macao1[xrr rating=3.75/5]The first image in The Last Time I Saw Macao is a face, with a zoom toward the pouting mug of drag performer Candy as she sings to the camera, doing a bawdy impersonation of Jane Russell in the von Sternberg/Nick Ray film Macao. It’s a significant moment, since this is the last unobscured face we’ll see for about 20 minutes, and the only real character visage glimpsed throughout. An odd combination of offhand ethnography and nocturnal thriller, this is a film that purposely deviates its gaze from central images toward the things fluttering at their edges—local color and faint hints of danger—forming an aggregate picture of a city in transition.

Essentially a noir composed entirely from B-roll footage, Last Time exhibits a strong commitment to digging beneath standard narratives of place, documenting the lingering after-effects of colonial occupation. Returning to the island for the first time since his childhood, the nameless narrator finds himself immediately involved in some nagging cloak-and-dagger intrigue, arriving after a plea for help from the aforementioned Candy. This all comes after a second prologue, a brief paintball battle that’s free from either paint or any standard sense of spatial coherence, as the directors purposely confuse our expectations of how this sporting skirmish should be presented. Using glimpses of masked men and repeated shots of the walls separating them, the scene is depicted as a war game which, as if in imitation of the old battles it seems to symbolize, suddenly turns real, a shift communicated by a lingering shot of a recently fired pistol.

This murder in turn means peril for Candy, who vanishes soon after the narrator arrives in Macao. Trying to suss out the motives behind her disappearance, he remains bound to this mission more by guilt than interest, and seems equally invested in a different task, attempting to find traces of the sparkling island paradise of his youth. This proves difficult, since most traces of Portuguese influence have been wiped out, to the point where no one even speaks the language. Instead, the former pleasure destination of clubs and casinos has been transformed into a thriving Chinese metropolis packed with ho-hum humanity, with people compressed into grim apartment blocks that make for what’s claimed to be the most compressed population on earth.

There’s a lot to see in this busy world, and the detached Sans Soleil style approach works as both a summation of the film’s themes (direct action as a remote corollary to its quieter, more lasting effects) and a neat way to avoid the difficulty of presenting complicated action realistically. This becomes more evident as the magical realist touches multiply, culminating in a third act which involves a potential Mayan apocalypse and the notion of gangsters transforming into animals. This might be irredeemably silly if shown directly, but presented via the repeated sight of a birdcage covered by a white sheet, placed by a mysterious hand in various locations around the city, it makes for a beguiling bit of imagery. The visual motif of animals, from balloon tigers to dog statues, gets denser as the film progresses, and things seem to be pushing even farther back in time, past ideas of control and conquest to a state of pure natural supremacy, like the mist-wreathed fugue that caps off Werner Herzog’s Aguirre.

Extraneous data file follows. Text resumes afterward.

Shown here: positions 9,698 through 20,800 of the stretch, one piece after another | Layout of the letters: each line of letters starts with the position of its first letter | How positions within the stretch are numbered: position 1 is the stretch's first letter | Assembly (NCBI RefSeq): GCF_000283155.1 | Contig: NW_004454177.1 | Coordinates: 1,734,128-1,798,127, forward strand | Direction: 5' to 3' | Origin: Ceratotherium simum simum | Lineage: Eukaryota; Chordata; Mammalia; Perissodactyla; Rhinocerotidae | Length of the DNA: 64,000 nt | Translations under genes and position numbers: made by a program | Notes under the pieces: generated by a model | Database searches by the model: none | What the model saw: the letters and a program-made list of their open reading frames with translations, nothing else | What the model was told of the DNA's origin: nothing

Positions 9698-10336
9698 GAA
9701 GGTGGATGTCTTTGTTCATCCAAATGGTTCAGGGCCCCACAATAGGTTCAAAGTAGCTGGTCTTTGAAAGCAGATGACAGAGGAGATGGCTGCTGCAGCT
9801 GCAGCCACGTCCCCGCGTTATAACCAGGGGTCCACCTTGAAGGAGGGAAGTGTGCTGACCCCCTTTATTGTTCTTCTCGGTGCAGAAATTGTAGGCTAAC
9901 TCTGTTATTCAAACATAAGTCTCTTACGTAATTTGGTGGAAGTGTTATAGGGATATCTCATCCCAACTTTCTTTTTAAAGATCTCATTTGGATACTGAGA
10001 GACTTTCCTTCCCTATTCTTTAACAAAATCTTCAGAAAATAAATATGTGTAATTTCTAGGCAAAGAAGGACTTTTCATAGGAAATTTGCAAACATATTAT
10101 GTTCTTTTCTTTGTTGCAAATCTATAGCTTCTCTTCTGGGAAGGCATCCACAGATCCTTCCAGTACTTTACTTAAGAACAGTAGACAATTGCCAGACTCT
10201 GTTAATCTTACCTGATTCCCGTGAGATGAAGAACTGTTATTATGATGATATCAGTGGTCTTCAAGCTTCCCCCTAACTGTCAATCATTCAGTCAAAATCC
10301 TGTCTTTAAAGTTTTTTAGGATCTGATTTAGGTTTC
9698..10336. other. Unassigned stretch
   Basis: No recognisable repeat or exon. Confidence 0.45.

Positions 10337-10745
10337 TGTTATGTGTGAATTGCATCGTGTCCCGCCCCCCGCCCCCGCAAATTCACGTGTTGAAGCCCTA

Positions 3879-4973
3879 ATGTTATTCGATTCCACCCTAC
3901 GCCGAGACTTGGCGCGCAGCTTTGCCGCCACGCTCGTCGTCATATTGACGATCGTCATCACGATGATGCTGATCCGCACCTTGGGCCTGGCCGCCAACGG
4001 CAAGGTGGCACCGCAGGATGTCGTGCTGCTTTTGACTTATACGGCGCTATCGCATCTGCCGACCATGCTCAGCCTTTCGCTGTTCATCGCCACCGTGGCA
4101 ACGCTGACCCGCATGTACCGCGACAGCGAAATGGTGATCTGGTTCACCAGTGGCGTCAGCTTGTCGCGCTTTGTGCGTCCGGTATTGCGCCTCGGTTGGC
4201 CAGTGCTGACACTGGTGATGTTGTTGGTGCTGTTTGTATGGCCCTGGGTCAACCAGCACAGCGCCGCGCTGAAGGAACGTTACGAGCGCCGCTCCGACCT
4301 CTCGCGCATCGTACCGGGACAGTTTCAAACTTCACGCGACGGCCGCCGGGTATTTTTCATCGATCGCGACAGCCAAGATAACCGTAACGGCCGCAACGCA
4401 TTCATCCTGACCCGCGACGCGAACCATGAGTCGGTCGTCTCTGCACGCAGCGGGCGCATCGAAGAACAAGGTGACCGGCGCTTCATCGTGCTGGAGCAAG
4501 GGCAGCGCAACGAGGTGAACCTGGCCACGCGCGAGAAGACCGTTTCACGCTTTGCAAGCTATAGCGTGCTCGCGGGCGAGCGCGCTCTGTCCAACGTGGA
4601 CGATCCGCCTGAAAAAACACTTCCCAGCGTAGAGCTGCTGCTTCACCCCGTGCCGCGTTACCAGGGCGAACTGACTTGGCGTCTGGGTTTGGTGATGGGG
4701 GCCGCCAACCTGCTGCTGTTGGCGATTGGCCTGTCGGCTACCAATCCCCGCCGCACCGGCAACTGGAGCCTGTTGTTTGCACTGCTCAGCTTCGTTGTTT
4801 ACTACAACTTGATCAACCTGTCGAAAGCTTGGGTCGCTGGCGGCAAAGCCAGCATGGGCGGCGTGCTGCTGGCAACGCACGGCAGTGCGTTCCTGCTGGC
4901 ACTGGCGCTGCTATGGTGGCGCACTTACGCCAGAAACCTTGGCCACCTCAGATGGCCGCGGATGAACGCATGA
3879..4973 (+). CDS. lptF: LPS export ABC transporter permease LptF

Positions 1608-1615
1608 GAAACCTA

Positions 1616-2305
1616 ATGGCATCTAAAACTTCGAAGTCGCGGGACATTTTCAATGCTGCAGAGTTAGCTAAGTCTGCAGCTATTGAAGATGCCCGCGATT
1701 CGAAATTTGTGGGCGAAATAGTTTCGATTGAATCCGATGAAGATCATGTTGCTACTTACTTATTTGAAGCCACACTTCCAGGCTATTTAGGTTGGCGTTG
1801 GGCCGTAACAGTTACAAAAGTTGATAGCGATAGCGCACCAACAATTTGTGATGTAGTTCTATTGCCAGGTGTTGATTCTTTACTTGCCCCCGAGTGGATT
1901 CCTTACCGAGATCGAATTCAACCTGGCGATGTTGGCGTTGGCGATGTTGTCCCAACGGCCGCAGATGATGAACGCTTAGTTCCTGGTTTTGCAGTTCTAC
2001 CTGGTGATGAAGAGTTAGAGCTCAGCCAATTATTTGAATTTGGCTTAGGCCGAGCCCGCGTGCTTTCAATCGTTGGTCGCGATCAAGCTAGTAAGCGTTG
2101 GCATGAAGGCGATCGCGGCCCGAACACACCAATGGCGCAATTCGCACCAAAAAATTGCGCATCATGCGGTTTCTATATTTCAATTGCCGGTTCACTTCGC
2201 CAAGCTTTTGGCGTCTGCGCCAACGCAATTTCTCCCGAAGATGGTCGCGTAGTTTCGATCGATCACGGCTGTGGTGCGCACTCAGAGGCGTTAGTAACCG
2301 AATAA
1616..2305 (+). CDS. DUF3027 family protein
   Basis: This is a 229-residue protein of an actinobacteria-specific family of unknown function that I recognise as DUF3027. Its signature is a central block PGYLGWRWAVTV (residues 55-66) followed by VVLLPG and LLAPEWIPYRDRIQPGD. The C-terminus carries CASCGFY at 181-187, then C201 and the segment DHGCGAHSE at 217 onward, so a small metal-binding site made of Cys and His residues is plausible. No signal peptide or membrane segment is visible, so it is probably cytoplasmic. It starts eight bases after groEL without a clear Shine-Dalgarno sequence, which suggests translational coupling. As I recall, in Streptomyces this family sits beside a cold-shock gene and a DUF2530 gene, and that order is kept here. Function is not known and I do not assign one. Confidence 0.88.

But The Last Time I Saw Macao isn’t necessarily about the tolls of colonial dominance, with a clear lack of any overt political statement. This means that the potentially anti-Chinese sentiment put across by a grouchy narrator isn’t part and parcel of the film’s message, which seems less concerned with communicating a specific message about this place than embodying the feelings of loss it inspires. The demands of memory and nostalgia make for a chore in this world, one which always seems to be shifting, creating a hazy, ephemeral image of an island that, in the hands of these two poetic filmmakers, may as well be a mythical place.

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